Public Finance and the Optimal Inflation Rate
Introduction In the economic literature, there are three main alternative theories of inﬂation prescribing different optimal policies. Friedman (1977) calls for a negative steadystate inﬂation rate as long as the steady-state real interest rate is positive to equalize the social and private cost of producing money (Friedman rule). Optimal monetary policy analyses based on New Keynesian sticky price models identify the driving force in the adjustment cost of the price of goods for the optimal level of long-run (or trend) inﬂation, which has to be set to zero to eliminate the price dispersion effects or price adjustment costs (e.g., Khan et al., 2003; Schmitt-Grohé and Uribe, 2004a). Finally, Phelps (1973) conjectured that to alleviate the burden of distortionary taxation, it might be optimal for governments to resort to monetary ﬁnancing, driving a wedge between the private and the social cost of money, thereby setting a positive inﬂation rate.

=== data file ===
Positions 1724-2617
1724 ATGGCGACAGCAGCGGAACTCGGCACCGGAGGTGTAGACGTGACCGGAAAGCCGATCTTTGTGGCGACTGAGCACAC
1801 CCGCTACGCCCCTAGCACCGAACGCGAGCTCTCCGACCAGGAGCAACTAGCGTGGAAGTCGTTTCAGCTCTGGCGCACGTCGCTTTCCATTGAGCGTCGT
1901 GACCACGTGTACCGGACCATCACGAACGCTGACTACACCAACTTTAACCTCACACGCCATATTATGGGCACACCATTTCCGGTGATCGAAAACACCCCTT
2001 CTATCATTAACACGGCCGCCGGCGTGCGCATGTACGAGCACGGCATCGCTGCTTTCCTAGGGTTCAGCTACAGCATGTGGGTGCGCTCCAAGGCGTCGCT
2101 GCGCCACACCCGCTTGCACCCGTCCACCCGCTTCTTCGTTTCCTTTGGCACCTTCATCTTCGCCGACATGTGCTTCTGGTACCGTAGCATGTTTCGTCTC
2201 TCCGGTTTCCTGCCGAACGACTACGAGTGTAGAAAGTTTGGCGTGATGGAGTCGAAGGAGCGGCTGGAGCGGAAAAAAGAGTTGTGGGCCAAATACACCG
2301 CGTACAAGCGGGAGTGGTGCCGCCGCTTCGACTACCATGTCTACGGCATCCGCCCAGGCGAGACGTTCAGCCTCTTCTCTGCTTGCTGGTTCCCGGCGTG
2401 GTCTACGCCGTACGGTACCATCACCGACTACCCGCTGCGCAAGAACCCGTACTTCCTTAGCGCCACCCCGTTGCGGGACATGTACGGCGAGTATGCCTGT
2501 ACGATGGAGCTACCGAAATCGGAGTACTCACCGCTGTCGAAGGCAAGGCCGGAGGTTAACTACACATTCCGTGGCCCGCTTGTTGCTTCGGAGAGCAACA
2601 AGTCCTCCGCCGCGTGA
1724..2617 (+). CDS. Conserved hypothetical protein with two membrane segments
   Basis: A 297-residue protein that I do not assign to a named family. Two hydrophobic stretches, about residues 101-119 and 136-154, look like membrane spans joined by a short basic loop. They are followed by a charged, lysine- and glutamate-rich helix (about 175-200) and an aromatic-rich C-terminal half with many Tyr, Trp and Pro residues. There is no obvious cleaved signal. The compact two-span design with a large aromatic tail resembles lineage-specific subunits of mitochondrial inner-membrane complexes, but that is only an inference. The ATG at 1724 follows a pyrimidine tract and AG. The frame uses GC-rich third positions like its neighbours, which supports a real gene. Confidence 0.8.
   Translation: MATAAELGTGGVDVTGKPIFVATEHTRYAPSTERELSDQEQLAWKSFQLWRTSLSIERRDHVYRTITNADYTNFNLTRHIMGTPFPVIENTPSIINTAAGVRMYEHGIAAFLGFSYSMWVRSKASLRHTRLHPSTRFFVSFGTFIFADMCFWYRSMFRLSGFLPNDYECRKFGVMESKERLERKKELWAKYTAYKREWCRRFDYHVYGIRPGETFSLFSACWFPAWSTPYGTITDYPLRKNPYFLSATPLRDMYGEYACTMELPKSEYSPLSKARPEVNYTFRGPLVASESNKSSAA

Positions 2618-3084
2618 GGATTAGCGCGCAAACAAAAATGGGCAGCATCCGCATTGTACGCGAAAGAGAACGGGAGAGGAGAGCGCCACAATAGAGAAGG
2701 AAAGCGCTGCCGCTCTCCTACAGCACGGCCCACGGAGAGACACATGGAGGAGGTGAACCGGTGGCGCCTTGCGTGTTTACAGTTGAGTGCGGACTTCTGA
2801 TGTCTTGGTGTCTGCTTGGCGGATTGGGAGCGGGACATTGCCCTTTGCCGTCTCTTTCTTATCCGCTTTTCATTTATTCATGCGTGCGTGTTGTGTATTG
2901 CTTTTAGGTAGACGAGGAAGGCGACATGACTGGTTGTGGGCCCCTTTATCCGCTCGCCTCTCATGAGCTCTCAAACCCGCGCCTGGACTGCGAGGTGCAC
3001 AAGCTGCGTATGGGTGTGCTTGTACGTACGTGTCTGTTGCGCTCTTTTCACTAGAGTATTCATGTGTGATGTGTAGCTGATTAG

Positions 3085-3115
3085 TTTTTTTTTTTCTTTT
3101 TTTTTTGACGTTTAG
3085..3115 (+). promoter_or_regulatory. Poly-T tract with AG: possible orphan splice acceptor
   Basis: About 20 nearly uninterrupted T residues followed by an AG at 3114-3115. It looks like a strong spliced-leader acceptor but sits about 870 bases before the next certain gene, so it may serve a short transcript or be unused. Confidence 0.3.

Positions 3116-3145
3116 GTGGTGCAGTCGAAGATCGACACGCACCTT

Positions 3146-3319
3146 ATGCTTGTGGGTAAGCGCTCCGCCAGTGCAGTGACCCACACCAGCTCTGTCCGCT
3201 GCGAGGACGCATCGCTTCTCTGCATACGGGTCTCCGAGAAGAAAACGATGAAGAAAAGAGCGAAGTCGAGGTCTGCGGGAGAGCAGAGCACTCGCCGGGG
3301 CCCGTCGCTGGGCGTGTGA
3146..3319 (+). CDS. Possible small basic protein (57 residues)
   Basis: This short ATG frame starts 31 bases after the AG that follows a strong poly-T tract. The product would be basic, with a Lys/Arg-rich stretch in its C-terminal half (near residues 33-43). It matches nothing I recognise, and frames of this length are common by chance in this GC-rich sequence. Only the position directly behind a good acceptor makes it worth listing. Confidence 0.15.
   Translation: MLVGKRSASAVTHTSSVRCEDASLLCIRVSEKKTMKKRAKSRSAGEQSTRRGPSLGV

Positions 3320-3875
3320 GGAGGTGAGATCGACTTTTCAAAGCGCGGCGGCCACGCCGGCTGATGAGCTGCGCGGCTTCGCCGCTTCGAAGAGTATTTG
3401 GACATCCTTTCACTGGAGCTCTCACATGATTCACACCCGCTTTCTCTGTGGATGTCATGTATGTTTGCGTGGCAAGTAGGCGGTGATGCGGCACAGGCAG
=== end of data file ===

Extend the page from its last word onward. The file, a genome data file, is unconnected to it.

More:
Theoretical Foundations of Macroeconomic Policy: Growth, productivity and public finance